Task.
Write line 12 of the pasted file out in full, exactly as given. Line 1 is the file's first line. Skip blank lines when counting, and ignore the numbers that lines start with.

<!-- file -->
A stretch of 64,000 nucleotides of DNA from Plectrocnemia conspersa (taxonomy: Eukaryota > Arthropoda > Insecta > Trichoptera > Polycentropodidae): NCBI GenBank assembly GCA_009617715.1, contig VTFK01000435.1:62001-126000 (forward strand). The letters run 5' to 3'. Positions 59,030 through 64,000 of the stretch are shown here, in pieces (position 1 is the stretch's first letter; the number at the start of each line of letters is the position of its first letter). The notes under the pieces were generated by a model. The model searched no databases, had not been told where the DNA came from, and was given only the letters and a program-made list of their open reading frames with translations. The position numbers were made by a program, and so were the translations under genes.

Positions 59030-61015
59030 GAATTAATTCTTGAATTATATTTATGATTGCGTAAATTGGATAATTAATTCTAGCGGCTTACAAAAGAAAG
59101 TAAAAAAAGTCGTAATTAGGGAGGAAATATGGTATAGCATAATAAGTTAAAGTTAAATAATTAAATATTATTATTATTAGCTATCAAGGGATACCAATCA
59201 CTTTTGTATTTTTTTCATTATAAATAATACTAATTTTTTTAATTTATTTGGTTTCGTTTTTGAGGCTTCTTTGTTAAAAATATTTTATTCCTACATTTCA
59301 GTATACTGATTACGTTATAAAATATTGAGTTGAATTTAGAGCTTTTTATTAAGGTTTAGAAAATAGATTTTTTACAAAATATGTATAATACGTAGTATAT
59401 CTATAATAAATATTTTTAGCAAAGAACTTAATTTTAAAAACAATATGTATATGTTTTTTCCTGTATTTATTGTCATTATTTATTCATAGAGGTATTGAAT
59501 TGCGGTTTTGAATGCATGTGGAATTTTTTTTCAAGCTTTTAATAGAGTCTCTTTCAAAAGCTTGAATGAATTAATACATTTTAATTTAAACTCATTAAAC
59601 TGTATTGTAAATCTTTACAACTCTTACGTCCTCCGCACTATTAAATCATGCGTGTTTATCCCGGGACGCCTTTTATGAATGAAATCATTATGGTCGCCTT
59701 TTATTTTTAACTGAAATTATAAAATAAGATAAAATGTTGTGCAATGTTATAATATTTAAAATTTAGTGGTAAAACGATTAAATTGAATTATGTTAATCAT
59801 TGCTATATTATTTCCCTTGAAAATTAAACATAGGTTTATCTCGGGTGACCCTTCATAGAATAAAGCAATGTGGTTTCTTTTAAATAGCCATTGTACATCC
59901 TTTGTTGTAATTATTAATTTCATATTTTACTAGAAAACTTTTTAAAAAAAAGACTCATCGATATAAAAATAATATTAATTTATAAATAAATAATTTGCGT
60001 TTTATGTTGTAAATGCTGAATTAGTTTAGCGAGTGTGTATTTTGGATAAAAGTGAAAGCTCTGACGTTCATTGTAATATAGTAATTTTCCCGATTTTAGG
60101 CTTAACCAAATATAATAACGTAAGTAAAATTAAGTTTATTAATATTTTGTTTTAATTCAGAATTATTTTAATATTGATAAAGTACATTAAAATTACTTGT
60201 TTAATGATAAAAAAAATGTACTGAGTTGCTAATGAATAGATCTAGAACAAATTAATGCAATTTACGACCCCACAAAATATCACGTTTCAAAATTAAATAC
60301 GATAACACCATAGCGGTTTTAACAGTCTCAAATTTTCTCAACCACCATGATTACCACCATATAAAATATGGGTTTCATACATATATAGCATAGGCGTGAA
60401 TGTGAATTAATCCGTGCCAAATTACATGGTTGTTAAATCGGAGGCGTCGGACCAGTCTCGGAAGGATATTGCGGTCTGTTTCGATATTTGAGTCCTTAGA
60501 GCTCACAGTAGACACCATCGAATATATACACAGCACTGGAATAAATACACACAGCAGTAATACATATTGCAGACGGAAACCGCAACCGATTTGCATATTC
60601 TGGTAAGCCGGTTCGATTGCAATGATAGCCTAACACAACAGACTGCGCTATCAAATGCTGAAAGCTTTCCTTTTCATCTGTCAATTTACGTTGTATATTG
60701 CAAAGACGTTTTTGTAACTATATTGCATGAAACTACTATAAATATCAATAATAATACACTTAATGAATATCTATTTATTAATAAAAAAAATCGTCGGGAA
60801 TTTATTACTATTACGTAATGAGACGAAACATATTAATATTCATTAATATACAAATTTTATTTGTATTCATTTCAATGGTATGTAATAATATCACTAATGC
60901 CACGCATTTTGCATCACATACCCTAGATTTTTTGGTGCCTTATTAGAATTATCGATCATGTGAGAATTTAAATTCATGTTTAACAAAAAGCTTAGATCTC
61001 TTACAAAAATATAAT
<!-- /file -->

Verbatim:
59901 TTTGTTGTAATTATTAATTTCATATTTTACTAGAAAACTTTTTAAAAAAAAGACTCATCGATATAAAAATAATATTAATTTATAAATAAATAATTTGCGT